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Randomized Trial of Telephonic Pain Self-management to Promote Opioid Tapering (PSMOT)

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ClinicalTrials.gov Identifier: NCT03743402
Recruitment Status : Not yet recruiting
First Posted : November 16, 2018
Last Update Posted : November 16, 2018
Sponsor:
Collaborator:
Kaiser Permanente
Information provided by (Responsible Party):
Mark Sullivan, University of Washington

Brief Summary:
In the Pain Self-Management Training for Opioid Taper (PSMOT) study, the effectiveness of a multicomponent intervention will be tested, compared with usual care, on opioid dose and pain outcomes among patients on high dose (≥ 50 mg morphine equivalent dose) long-term opioid therapy in a randomized controlled trial. This intervention will have 4 components: a) telephone-delivered evidence-based pain self-management training, b) web-based video of successfully tapered patients with motivational interviewing debriefing, c) a voluntary, self-paced opioid taper, and d) opioid and non-opioid prescribing guidance for the patient's primary care provider.

Condition or disease Intervention/treatment Phase
Chronic Pain Behavioral: Pain self-management training Behavioral: video education, motivational interviewing Drug: voluntary self-paced opioid taper Drug: prescribing guidance for primary care provider Other: usual care Phase 4

Detailed Description:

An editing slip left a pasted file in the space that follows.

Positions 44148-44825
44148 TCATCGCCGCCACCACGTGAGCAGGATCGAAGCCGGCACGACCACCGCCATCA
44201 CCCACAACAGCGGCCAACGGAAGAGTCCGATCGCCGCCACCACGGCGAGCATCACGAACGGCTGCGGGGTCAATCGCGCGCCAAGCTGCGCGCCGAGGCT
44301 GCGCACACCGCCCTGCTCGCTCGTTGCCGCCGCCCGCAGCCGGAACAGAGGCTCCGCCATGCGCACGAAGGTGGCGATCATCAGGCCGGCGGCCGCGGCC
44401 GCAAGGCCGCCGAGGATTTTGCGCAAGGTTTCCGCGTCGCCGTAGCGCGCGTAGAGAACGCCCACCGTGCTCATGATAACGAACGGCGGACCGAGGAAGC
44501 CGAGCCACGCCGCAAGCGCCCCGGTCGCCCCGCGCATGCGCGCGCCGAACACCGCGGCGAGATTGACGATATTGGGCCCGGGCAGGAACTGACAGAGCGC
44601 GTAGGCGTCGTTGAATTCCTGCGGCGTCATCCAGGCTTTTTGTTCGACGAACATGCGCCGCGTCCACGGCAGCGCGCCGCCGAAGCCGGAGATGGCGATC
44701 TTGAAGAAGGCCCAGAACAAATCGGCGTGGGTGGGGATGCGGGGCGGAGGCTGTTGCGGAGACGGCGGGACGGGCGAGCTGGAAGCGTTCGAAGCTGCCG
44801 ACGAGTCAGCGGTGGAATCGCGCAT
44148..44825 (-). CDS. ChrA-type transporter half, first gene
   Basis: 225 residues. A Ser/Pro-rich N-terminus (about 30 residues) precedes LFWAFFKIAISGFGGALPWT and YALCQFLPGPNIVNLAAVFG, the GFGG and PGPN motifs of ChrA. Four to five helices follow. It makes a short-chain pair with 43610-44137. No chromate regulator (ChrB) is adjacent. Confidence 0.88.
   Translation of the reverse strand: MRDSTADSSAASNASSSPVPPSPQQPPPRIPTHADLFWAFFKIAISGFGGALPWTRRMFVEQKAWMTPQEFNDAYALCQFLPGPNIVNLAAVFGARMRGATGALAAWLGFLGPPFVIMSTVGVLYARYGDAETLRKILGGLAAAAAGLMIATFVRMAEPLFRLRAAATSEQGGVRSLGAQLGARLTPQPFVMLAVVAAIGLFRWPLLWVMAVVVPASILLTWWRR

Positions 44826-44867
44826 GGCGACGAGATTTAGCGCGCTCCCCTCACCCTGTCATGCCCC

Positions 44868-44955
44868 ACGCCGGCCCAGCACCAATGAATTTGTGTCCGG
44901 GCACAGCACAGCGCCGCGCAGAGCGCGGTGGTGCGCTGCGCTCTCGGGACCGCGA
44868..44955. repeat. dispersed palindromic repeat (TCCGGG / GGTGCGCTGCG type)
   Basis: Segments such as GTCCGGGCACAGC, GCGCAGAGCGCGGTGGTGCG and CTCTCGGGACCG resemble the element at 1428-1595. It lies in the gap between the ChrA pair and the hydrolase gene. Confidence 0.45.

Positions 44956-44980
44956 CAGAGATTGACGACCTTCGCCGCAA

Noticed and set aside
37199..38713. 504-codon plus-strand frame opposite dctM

In a National Institute on Drug Abuse-funded R34 pilot study of pain self-management training for prescription opioid taper support, it was demonstrated that 22 weeks of opioid taper support promotes opioid dose reduction more effectively than usual care (43% vs 19% dose reduction from baseline) with no increase in pain intensity and significantly reduced activity interference. This intervention will now be adapted and tested in a large integrated primary care system. To address patients' fears of opioid taper that limited recruitment into this pilot study, subjects will be randomized to pain self-management training and then offered the option of self-paced opioid taper: Pain Self-Management Training for Opioid Taper (PSMOT). Specifically, the effectiveness of this intervention will be tested, compared with usual care, on opioid dose and pain outcomes among patients on high dose (≥ 50 mg morphine equivalent dose) long-term opioid therapy (LtOT) in a randomized controlled trial. This intervention will have 4 components: a) telephone-delivered evidence-based pain self-management training, b) web-based video of successfully tapered patients with motivational interviewing debriefing, c) a voluntary, self-paced opioid taper, and d) opioid and non-opioid prescribing guidance for the patient's primary care provider. Specific Aim 1: To adapt a previously developed prescription opioid taper support intervention into a telephone-delivered pain self-management training that provides the option for supported opioid taper (PSMOT). This will be delivered in multiple primary care clinics by a nurse interventionist trained and supervised by a pain psychologist and will include guidance in opioid and non-opioid medication prescribing. Specific Aim 2: To test in a randomized trial the effects of this PSMOT intervention on: a) opioid outcomes: daily opioid dose (primary outcome), percent dose reduction from baseline, problem opioid use (interview, questionnaire, and electronic health record text indicators), and patient-reported opioid problems; and b) pain-related outcomes: PEG (self-report of Pain intensity, Enjoyment of life interference, General activity interference; primary outcome), pain self-efficacy, and depression symptoms. Hypotheses pertaining to opioid use: Patients receiving LtOT for chronic non-cancer pain (CNCP) randomized to the PSMOT intervention, as compared with those randomized to usual care, will have lower opioid doses, greater percent reduction of opioid dose, lower proportions with problem opioid use, and lower levels of patient-reported opioid-related problems at 6 and 12 months after randomization. Hypotheses pertaining to pain outcomes: Patients receiving LtOT for CNCP randomized to the PSMOT intervention, as compared with those randomized to usual care, will have lower PEG scores, higher levels of pain self-efficacy, and lower levels of depressive symptoms at 6 and 12 months after randomization. The proposed trial will determine whether pain self-management training can promote prescription opioid taper in higher-dose long-term opioid therapy patients without increasing pain levels or activity interference. If this trial is successful, then prescribers and patients may be able to pursue supported opioid taper without fear of escalating pain.